Chris Cornell

Before I begin, please, if you’re feeling suicidal or just need someone to talk to, you can call the National Suicide Prevention Lifeline at 1-800-273-8255 or text 741741 in the US.  Here is a list of crisis lines by country.  Or fucking send me a message, my sleep is garbage anyway.

I wanted to take a break from my usual and talk about Chris Cornell, and I’m writing this so that maybe I’ll stop thinking about him.  I’m not writing this to debate or speculate if he intended to commit suicide or if his prescription medication altered his state of mind.  The ultimate fact is that he is gone painfully too soon.

I would never say I was his biggest fan by far, but I enjoyed his work and loved how talented and versatile he was.  His voice resonated with me from my youth to my current old bitterness.  And his passing pains me more than I ever thought it would.  I don’t know if it’s the shock and the suddenness.  I’m being quite selfish here, because the tragedy of a stranger is making me talk about myself, but so be it.  As a person that has fought with depression and suicide there are days where I feel like I’m barely hanging on.  And I’m angry about that because my life is good right now.  So good I want to freeze time.  I want to seal this moment forever because I’m terrified of the future.  I am under a doctor’s care, I take medication, I am not suicidal.  Right now.  That’s the terrifying part–once you’ve been there, you never really leave, at least not for me.

You remember these slides, right?  This is how I feel like my life is.  Maybe I started at the top like everyone else.  In the sun, happy.  But I found myself sliding down into the dark and I try to stop.  You have to use both hands, both feet.  And you get so fucking tired.  So you try to climb back up to the top, where everyone else is, where the sunshine and air is.  If you have people at the top, maybe they can lend a hand.  Maybe medicine will make you strong and you can climb back up.  But over time, you get so tired, and you feel things pulling at you, weighing you down.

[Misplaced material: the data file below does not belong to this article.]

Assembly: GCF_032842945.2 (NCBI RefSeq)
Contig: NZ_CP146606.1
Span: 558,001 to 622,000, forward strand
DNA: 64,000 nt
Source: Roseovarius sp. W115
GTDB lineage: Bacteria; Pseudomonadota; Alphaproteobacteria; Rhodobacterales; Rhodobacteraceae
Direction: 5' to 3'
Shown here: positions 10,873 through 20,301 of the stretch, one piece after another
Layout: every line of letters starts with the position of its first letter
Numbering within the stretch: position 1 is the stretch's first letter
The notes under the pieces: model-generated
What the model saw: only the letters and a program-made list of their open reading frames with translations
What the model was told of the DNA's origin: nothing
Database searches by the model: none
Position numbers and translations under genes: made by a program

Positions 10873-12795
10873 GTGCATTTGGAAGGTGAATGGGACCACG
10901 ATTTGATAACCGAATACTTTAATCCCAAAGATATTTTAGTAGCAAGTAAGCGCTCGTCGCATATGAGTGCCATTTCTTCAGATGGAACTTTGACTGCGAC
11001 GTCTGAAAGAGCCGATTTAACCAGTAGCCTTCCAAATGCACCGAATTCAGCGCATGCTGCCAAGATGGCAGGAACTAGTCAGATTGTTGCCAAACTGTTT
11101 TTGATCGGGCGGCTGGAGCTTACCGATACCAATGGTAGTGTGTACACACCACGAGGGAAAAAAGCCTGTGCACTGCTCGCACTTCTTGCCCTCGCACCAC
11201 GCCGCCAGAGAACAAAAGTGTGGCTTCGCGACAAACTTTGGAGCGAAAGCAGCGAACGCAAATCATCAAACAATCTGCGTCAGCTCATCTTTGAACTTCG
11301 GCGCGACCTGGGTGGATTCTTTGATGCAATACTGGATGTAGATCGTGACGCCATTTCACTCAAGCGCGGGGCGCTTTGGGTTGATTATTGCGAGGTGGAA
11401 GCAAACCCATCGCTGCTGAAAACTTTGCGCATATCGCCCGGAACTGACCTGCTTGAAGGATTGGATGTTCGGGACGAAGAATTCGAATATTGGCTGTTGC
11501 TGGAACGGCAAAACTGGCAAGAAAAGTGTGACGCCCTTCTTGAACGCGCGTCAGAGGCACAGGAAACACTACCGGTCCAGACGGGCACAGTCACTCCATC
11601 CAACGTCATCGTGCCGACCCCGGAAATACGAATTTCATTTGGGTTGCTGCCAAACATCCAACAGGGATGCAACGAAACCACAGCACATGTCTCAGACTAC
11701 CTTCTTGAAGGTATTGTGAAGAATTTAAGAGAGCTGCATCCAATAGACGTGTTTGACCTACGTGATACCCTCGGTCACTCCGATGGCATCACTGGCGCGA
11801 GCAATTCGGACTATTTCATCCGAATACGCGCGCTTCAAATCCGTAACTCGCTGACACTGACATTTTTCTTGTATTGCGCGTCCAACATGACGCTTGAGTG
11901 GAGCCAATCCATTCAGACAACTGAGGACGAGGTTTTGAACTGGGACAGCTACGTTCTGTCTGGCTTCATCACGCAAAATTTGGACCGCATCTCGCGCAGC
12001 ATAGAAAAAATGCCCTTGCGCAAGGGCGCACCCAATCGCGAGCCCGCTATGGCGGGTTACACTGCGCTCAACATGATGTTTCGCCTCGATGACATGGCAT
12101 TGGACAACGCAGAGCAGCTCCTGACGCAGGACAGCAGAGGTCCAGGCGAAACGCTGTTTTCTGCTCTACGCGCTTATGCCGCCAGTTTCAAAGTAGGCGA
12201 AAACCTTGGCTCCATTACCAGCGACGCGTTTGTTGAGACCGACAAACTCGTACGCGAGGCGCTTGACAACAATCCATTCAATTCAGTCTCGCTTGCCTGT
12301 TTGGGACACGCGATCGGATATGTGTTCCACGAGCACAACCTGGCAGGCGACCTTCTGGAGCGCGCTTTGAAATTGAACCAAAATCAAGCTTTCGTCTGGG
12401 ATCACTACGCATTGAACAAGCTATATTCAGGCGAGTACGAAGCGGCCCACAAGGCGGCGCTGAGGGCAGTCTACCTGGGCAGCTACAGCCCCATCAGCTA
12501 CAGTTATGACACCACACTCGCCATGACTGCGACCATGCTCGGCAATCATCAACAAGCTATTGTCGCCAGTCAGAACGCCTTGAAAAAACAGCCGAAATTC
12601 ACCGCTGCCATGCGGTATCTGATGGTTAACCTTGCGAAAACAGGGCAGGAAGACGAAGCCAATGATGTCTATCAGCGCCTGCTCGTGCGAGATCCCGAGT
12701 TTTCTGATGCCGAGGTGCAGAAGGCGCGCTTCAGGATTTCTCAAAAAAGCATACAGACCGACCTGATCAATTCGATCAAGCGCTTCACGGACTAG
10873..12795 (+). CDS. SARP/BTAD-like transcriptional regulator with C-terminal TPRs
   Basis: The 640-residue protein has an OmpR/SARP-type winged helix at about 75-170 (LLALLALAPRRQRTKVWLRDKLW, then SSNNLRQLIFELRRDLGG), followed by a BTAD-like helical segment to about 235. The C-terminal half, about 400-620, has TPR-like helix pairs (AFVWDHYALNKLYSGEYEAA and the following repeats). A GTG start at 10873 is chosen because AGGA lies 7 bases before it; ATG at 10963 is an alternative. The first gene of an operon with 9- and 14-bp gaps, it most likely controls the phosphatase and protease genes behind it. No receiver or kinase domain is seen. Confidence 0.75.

I don’t know if I’ll ever get back up there.  I’m not sliding down, but I feel like I’m very consciously holding on.   And some days even with all the help you just get so damn tired and you know it would be so easy to let go and just slide down.  It would be a relief.  Even if the slide had no end or even a horrible end at least you wouldn’t be struggling so hard or hanging on to other people so heavily.  That’s how I feel with depression.  It feels like it’s always looming and it makes me a fraud.  Because I can function and talk and make jokes and take care of my kids and my family and enjoy things and all the while I’m screaming inside because maybe it’s all fake and I’m lying to myself.  Maybe I’ve learned how to put on a pretty good show.

To be clear, I feel firmly held right now, but I’m always aware and always afraid.  Maybe it’s just how my life is and will have to be.

So when I hear about Chris Cornell, who by all accounts should be happy, like I should be happy…how could he slide down?  How the hell can I hold on while someone who outwardly has everything cannot hold himself up or have the strength to hang on to someone else’s hand.  What hope is there for me, when someone like him has lost all?  I used to think that suicide was so selfish and it made me angry.  It is selfish, but the weight that some people have, the demons that pull them down, are just too much.  I feel robbed, as the whole world does, as his family and friends do.  But I’m also selfishly afraid.

That’s really all.  I just wanted to vent.  Here are some videos.